So now, I am in my late 70’s. In the mid 70’s of the 20th-century, I was living in Baltimore as a State Medical Examiner, interesting but gory.
My reaction to those 2.5 years? See that very long-haired guy below enveloped in those mid-70’s.
The picture is so old with artifacts it looks I have a gunshot entry wound near my left eye. Ironic given my profession. Don’t you think?
My adventures are strewn through several memoirs. If you’d like to read about those episodes, they are in, specifically, LookBackwardAngel, How Did I Get Through This? and Please Save the Third Dance for Me, available in paper or e-books at Amazon. My novelette on Amazon, The Bloom is on the Rose, involves a medical examiner in Baltimore in that same era. You can access that book below and the others (clicking my name in blue at the prompt for the author page, “Follow the Author”).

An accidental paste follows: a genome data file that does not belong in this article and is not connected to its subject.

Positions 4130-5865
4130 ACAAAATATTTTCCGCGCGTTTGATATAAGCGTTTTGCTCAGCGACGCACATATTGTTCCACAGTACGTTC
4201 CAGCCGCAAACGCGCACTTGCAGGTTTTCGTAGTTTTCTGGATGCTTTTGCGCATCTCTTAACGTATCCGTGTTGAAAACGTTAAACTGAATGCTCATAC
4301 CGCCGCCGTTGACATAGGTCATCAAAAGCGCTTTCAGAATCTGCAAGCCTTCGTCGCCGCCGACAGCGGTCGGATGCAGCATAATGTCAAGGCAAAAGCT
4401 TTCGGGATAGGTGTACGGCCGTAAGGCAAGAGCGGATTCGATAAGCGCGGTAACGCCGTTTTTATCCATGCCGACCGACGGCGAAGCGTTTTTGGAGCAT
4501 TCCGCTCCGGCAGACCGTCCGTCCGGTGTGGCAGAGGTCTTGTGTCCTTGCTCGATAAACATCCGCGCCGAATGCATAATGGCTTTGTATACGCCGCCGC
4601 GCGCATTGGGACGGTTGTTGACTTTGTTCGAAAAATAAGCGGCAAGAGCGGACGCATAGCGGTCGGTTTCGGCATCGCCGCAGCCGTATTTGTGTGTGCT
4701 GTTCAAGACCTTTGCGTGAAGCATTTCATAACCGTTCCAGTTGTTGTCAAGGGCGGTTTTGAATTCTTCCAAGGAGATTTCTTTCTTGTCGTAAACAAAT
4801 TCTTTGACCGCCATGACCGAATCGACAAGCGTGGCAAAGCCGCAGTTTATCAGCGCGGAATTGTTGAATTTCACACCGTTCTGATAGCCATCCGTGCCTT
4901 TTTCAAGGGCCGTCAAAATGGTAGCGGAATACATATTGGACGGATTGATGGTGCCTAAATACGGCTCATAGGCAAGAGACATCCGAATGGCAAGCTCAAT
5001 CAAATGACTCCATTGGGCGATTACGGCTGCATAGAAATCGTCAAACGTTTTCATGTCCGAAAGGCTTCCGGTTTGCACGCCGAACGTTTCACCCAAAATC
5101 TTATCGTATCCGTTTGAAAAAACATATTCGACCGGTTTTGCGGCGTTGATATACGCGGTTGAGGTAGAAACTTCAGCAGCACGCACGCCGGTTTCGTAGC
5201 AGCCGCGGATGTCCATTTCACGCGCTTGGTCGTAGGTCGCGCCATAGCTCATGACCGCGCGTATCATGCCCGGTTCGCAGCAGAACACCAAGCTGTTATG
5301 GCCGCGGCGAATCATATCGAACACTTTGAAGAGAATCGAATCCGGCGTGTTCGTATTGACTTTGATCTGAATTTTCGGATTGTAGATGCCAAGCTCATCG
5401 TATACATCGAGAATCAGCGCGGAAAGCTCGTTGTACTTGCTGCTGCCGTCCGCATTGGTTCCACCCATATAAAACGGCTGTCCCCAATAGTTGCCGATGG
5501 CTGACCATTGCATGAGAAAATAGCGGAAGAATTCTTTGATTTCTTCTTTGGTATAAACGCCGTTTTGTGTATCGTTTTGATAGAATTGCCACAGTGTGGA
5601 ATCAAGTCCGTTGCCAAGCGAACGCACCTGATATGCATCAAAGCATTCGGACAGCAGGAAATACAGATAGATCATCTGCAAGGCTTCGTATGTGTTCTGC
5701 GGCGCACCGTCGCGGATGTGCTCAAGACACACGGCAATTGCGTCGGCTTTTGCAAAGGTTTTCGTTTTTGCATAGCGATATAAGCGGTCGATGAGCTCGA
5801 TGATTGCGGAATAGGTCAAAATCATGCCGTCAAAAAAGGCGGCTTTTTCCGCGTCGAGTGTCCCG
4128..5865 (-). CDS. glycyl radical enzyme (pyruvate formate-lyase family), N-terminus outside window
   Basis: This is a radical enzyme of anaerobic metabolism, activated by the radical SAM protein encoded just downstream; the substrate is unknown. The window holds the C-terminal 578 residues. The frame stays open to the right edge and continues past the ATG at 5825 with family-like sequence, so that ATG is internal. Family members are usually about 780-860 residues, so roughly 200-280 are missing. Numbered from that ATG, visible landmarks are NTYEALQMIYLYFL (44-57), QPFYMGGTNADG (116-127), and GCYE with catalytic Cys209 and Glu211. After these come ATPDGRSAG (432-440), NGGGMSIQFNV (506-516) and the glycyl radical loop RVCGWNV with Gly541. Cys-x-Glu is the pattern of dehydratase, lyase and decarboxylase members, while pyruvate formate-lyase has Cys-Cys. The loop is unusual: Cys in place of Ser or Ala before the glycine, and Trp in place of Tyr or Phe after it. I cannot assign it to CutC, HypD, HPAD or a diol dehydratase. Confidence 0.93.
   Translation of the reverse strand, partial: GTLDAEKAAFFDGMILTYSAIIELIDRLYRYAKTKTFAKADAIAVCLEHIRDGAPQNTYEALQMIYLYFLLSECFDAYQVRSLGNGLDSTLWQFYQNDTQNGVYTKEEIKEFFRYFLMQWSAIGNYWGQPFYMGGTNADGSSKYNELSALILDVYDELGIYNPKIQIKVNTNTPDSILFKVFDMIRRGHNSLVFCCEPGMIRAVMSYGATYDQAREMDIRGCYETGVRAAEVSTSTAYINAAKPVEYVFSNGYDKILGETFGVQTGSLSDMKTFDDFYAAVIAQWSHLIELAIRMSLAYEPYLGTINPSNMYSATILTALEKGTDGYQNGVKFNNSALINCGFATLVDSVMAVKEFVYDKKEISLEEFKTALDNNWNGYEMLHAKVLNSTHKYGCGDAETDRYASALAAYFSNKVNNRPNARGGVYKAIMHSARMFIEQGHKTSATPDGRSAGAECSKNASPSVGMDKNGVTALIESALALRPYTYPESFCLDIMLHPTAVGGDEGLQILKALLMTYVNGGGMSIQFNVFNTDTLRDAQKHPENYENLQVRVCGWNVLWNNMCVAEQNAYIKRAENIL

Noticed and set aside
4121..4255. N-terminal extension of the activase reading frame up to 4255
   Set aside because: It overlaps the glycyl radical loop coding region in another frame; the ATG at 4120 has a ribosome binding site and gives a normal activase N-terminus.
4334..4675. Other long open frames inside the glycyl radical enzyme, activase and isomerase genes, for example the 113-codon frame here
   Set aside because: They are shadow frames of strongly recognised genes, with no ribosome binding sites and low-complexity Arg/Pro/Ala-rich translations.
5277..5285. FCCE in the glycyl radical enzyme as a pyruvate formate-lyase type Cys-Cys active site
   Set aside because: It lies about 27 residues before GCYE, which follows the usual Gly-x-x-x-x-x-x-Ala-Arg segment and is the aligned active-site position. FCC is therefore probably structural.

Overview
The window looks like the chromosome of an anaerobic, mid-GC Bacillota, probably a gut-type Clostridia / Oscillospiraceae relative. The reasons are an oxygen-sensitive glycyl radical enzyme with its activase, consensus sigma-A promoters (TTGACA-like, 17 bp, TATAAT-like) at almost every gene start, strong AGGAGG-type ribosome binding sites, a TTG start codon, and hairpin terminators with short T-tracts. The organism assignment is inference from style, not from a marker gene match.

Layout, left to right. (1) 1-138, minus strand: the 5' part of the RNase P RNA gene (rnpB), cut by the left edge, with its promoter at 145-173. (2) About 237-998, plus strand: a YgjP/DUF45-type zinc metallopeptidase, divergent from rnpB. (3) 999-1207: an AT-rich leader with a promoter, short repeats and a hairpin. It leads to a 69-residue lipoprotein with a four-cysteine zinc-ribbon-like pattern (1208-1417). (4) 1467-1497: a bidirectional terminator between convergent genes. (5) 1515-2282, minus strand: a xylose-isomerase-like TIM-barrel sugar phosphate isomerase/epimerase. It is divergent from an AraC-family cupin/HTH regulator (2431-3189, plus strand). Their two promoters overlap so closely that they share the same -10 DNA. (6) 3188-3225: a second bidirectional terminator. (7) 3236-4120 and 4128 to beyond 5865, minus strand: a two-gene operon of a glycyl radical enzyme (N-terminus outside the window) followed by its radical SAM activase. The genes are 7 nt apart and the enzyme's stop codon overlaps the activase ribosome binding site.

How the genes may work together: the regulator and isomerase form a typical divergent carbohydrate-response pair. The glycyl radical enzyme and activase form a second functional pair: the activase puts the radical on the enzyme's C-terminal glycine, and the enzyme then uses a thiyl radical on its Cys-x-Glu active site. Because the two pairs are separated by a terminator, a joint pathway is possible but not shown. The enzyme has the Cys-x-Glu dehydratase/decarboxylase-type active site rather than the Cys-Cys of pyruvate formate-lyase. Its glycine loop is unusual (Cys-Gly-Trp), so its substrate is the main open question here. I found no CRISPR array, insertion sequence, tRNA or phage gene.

“We are all sentenced to solitary confinement inside our own skins, for life.” Tennessee Williams.
I think the sentence for most applies to the worst of our times, inside. Mine were the occasions when a woman broke my heart and when I was required to learn emergency medical management in medical school. The former wounded me. The latter taught me that Billy Jean King was wrong. Pressure is not a privilege.
Then in the 70s, I worked as a physician/autopsy surgeon in forensic pathology. I didn’t see the mayhem from illness or trauma live, only the result. Far more peaceful. Much less confining.
In the 70s, I met the love of my life. The trials of relationship. Its priceless nature. The joy of family. Rather than confining me within my skin, that experience was expansive. I had a life’s partner.
But my life became its broadest and deepest when I began quiet prayer to the Creator of the breath of life. Thank God.